Genetic testing: Direct to Consumer Marketing
It is not difficult to appreciate the growing public awareness and interest in the role of genetics in personal health. Media reports and popular news magazines are quick to report the ‘discovery’ of new gene associations in human disease and more recently, the role of individual genetic variations as related to diet and nutrition.
Nutrigenetics or nutrigenomics is defined as “the science that examines individual responses to food compounds using genetic technologies”. Direct to consumer nutrigenetic tests are currently available and are described as providing an analysis of certain genes in order to provide personalized nutritional and lifestyle recommendations that will promote optimal gene expression and reduce an individual’s disease risk. The costs of these tests range from less than $100 to more than $1000 and require a DNA sample (usually a cheek swab) which is mailed to a lab for processing.
An interesting study was conducted by the United States Government Accountability Office (GAO) from August 2005 to June 2006 in which nutrigenetic tests were purchased from 4 different web sites. These tests ranged in cost from $89 to $395, claimed that they would analyze 4-19 different genes to create a personalized nutritional plan but that they did not test specifically for disease or pre-disposition to disease.
The GAO study design submitted 14 DNA samples from an unrelated male and female to represent 14 fictitious and individual customers, each having different lifestyle profiles. The 4 testing labs reported 14 different evaluation plans for these ‘customers’ and 1 site recommended the use of nutritional supplements costing about $1200 per year. These supplements were comparable in ingredients to vitamins which could be purchased for about $35 per year. One site suggested using products that could repair damaged DNA but genetic consultants stated that there is no ‘pill’ capable of that purpose.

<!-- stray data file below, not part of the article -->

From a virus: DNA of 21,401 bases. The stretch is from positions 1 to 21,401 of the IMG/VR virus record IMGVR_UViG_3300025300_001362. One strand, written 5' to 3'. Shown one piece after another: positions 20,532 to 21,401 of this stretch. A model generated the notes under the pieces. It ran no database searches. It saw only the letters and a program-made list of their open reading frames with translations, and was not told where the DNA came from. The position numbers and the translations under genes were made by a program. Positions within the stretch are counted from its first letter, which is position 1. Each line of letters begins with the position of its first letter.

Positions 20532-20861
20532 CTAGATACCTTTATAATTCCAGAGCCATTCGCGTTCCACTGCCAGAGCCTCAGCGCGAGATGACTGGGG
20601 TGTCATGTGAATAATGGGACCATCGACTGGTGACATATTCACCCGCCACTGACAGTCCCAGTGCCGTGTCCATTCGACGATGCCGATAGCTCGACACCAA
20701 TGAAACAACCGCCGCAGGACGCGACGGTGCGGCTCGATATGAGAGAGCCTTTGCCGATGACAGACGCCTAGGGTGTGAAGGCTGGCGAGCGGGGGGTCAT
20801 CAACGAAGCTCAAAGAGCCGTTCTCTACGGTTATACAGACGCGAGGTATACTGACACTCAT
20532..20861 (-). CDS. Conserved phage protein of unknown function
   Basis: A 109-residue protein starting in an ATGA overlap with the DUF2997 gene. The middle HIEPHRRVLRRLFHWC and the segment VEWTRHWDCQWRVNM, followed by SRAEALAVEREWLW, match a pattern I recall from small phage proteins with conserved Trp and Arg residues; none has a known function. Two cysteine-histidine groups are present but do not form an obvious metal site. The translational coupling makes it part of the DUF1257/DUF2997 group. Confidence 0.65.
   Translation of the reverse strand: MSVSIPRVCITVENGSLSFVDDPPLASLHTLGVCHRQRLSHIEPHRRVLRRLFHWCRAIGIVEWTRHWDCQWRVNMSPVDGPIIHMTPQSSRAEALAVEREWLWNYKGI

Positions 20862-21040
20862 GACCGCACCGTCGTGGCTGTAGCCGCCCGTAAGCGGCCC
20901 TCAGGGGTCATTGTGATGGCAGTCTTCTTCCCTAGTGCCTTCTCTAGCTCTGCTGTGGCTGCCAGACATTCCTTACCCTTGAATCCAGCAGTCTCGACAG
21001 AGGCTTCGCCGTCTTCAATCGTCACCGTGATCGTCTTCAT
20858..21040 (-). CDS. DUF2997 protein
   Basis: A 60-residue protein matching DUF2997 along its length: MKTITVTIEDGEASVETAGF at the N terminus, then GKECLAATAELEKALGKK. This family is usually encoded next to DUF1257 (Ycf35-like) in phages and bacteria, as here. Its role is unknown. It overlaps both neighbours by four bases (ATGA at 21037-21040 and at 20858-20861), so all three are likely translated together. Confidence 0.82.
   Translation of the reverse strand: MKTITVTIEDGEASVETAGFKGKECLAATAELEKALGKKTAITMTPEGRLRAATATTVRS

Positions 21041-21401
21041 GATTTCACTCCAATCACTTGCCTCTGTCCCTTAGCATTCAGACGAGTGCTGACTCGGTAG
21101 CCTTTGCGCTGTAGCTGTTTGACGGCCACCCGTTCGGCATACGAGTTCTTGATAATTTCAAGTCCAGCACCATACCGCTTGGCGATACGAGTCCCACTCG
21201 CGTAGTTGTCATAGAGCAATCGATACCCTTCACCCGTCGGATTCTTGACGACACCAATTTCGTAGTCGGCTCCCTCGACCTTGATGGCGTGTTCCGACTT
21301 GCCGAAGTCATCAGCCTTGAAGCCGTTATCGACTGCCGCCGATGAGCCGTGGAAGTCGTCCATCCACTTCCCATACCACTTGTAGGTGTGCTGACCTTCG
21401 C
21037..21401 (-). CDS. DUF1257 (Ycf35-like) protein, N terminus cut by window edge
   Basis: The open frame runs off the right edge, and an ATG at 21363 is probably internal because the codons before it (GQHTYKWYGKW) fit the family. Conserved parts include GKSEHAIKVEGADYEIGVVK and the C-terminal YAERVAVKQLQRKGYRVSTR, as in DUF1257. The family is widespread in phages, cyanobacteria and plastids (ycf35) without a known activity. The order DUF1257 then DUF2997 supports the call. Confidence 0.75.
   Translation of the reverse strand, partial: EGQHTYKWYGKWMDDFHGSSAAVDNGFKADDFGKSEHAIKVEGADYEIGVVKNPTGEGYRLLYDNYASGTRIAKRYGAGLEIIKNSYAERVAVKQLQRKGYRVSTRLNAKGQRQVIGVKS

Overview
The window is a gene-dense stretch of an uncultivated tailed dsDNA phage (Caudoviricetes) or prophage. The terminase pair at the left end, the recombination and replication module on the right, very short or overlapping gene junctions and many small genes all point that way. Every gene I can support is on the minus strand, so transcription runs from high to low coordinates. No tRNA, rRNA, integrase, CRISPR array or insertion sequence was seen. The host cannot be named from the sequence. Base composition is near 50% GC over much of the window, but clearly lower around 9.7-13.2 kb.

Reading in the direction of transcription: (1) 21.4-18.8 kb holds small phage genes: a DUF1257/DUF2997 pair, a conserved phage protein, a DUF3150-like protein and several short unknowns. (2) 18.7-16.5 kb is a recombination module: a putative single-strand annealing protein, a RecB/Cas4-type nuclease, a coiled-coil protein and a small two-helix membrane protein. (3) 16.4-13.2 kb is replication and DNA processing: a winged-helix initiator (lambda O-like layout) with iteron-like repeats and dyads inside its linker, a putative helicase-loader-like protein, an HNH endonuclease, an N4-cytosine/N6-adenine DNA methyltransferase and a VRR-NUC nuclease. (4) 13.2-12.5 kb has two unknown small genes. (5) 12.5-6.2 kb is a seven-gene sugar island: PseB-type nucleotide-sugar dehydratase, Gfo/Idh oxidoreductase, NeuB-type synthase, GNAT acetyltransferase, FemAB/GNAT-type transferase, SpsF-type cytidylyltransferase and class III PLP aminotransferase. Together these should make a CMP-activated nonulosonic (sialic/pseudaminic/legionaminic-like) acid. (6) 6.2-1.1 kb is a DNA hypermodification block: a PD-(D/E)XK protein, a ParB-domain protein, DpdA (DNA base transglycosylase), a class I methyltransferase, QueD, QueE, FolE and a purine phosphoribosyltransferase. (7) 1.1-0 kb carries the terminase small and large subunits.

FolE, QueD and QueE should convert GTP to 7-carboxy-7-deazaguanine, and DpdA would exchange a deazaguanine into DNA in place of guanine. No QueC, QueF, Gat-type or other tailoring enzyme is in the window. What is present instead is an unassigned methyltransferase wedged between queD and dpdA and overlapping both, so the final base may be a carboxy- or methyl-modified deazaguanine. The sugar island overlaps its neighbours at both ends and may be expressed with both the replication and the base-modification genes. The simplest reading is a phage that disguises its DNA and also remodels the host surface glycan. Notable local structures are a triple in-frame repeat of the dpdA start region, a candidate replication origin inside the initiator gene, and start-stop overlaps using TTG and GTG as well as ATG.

If the tests had been based on true genetic analysis there would not have been 14 different evaluations; the 14 DNA samples had come from only 2 individuals. A summary of the investigative study by the GAO include: 1) results contained health-related predictions that are unproven and of no meaning, 2) results encouraged the purchase of expensive supplements, 3) results were not based on individual genetic profiles, and 4) 3 of the 4 web sites used the same test developed by the same company; this company had been pressured to stop direct to consumer sales operations in the United Kingdom in 2002. In 2003 this same company moved its operations to the United States.
As further advances occur in this field, valid nutrigenetic information and tests may become available. Until that time it may be best to save the money and your DNA, consult with medical professionals, and follow healthy lifestyle choices.